How a forlorn playground became one of America’s most innovative public spaces
By Patricia Leigh Brown
The Christian Science Monitor
27 June 2017
Photo courtesy Christian Science Monitor
Toody Maher (BA History, 1983) is an urban visionary who helped residents in Richmond, California collectively transform a deserted spot. She believes that the most beautiful and enlightened public spaces belong in the most disadvantaged communities.
From their windows in the Iron Triangle section of Richmond – a place synonymous with violence and urban blight – Rita Cerda and other longtime residents watched as a crazy-seeming woman in pigtails poked around the then-deserted playground in their midst. Day after day in this heavily Latino and African-American neighborhood, she’d come to this sorry spot ridden with hypodermic needles and gin bottles. The swings had been shredded by pit bulls trained to improve their jaw strength by hanging from the seats.
But as Cerda and her neighbors quickly discovered, Maher – the indefatigable force who helped them collectively transform that land into Pogo Park, one of the most innovative and jubilant public spaces in the United States – is definitely not everybody.
Maher, whose rubber gardening boots complement the yellow rubber bands fastened around the pigtails she still wears in her mid-50s, is an urban visionary. She is a playground-whisperer who stubbornly believes that the most beautiful and enlightened public spaces, especially playgrounds, not only belong in the most disadvantaged communities but also can be designed, built, managed, and programmed by the people who live there.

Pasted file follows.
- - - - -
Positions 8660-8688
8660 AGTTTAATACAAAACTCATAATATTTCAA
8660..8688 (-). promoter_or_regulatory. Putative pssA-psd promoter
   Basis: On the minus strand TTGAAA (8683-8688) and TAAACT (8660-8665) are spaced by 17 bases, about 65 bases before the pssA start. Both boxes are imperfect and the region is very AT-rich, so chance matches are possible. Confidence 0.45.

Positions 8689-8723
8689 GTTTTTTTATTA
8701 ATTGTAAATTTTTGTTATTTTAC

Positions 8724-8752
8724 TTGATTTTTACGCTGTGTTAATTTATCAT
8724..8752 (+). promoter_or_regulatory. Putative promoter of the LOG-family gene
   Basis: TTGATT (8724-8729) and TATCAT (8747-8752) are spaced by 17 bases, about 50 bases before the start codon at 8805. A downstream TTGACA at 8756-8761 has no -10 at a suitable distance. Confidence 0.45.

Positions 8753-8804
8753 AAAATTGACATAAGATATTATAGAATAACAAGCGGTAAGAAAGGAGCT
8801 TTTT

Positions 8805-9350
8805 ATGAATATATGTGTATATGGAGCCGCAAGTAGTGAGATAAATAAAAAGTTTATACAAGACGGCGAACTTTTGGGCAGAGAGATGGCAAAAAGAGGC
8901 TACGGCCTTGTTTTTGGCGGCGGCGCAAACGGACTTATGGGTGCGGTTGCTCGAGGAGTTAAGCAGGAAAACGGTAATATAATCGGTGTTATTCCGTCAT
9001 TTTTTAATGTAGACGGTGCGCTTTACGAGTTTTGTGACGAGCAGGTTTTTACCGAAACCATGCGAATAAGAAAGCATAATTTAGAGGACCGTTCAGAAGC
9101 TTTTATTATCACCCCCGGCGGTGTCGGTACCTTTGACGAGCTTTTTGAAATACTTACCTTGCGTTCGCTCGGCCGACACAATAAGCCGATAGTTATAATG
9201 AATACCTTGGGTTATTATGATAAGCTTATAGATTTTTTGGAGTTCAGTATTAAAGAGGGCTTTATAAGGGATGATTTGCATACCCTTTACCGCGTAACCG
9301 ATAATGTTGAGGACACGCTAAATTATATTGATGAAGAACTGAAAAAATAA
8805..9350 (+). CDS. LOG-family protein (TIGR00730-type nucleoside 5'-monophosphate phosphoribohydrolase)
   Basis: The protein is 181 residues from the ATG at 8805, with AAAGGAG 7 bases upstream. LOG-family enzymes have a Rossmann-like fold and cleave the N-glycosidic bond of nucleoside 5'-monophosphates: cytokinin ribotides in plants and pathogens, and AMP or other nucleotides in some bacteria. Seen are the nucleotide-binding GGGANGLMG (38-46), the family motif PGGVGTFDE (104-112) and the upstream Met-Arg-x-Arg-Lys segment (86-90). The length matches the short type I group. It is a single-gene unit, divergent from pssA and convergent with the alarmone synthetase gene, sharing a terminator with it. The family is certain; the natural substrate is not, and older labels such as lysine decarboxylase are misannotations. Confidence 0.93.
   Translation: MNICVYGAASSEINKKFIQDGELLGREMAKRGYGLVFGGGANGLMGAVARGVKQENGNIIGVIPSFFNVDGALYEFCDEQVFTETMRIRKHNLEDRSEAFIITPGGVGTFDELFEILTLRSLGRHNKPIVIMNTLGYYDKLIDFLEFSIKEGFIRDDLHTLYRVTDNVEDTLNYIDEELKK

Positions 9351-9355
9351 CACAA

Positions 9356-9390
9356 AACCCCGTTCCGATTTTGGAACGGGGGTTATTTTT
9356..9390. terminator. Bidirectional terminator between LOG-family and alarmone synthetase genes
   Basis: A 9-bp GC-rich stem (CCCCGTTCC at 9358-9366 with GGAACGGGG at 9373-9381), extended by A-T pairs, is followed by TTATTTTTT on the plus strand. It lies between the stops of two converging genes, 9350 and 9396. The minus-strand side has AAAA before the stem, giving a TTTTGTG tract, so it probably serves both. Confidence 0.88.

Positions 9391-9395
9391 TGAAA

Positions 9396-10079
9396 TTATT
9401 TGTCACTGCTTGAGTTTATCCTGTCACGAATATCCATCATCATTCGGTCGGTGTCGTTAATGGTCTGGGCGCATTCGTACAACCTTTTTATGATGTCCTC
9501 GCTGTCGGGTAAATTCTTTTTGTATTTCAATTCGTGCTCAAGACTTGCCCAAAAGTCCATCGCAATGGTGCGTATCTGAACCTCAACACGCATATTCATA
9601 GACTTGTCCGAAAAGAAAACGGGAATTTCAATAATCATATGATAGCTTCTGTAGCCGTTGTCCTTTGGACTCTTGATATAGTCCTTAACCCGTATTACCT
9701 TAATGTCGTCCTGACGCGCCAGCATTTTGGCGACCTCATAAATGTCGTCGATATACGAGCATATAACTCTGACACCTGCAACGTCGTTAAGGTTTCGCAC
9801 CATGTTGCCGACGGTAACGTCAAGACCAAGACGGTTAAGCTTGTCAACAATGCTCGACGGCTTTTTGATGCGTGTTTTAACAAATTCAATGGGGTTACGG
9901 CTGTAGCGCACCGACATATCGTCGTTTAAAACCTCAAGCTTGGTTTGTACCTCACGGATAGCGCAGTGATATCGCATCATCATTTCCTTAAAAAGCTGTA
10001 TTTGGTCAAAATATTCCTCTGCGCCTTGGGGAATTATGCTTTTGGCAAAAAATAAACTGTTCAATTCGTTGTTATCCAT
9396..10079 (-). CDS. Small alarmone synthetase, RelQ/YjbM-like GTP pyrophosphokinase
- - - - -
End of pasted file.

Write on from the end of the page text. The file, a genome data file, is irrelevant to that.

Citizen participation in playground design isn’t new. But the reimagining of Elm Playlot and a new sister park by a “team” of residents, with Maher as coach and provocateur in chief, has considerably upped the ante. Together, after seven years of meetings and learning how to weld, bend rebar, pour cement, and cajole local politicians, the neighbors have forged a dazzling oasis of calm and possibility in a neighborhood in which youngsters are frequently awakened by gunshots and more than a third of them live in poverty. The team’s motto? “Think it; do it.”
Jason Corburn, Professor of City and Regional Planning at the College of Environmental Design, is beginning a study for the state of California to measure the effect of Pogo Park on the surrounding neighborhood. “Toody is not just about parks – she is a community builder,” Professor Corburn observed. “Pogo Park is a heart that is pumping life into the hardest-hit area of Richmond.”
The park has benefited from city policies that put health front and center in government decisionmaking, especially in land-use planning. It’s a recognition that there are steps a city can take to positively influence health, whether it’s planting more trees or installing streetlights to make neighborhoods safer.